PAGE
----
We disagree with defendant's argument. The letters do not directly contradict her trial testimony. Defendant's claim of their exculpatory nature is based on his assumption that J.C. would openly admit to Amanda that she was raped. Defendant also assumes that because she did not admit the sexual abuse to Amanda, in the context of her admissions of other sexual activity, she must have lied at trial. However, J.C.'s letters only show that she had consensual sex with her boyfriend. At the new trial hearing, J.C. explained her reasons for omitting the abuse in her letters. J.C. testified that she would never write about what had happened, not even in her own diaries. Therefore, she certainly would not mention the abuse, through correspondence, to defendant's own daughter.
Furthermore, we find that even if these letters did raise a question regarding defendant's guilt, the record contains significant evidence to corroborate J.C.'s testimony. J.C.'s younger sister, another daughter of defendant, testified that defendant would call J.C. into his room and lock the door, while their mother was at work. In addition, expert medical evidence and testimony were admitted establishing that J.C. had healed lacerations to her hymen, as well as her anal area. Therefore, we find that defendant has failed to show that the newly discovered evidence would probably bring about a different result at trial. The only purpose the evidence would serve is to impeach J.C.'s trial testimony, which is an impermissible reason to grant a second trial based on new evidence. See Moore, 882 S.W.2d at 849. Accordingly, we find that the trial court did not abuse its discretion in denying the motion for new trial, and defendant's second point is overruled.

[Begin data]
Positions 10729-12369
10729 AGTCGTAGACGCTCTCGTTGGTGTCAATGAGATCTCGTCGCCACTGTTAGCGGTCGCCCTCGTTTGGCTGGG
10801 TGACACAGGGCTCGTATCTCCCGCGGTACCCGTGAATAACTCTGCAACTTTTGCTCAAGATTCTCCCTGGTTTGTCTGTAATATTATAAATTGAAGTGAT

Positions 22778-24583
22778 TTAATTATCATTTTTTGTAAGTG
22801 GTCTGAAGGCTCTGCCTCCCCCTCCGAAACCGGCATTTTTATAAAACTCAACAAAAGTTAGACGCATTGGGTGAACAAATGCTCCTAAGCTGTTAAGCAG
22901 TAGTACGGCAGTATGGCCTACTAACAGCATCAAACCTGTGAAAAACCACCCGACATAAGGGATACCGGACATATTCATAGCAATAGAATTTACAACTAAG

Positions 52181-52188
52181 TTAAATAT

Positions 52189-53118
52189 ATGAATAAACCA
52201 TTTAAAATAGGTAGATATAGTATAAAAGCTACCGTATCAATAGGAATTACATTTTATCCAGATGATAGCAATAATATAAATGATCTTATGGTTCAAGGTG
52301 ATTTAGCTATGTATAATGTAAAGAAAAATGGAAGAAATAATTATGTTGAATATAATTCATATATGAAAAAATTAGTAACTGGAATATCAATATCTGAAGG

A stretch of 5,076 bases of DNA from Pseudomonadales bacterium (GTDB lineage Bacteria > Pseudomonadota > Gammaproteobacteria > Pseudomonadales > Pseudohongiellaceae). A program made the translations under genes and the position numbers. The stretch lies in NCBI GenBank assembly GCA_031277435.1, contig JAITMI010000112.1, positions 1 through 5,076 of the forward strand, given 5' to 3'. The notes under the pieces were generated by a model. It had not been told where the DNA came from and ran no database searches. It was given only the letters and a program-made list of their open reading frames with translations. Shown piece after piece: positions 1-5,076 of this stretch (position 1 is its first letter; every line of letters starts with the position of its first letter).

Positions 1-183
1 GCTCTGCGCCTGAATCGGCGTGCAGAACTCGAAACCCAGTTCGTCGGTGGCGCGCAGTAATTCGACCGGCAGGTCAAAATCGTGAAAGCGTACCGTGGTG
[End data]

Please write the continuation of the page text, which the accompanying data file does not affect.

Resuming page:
The trial court's judgments are affirmed.
SANDEE BRYAN MARION, Justice.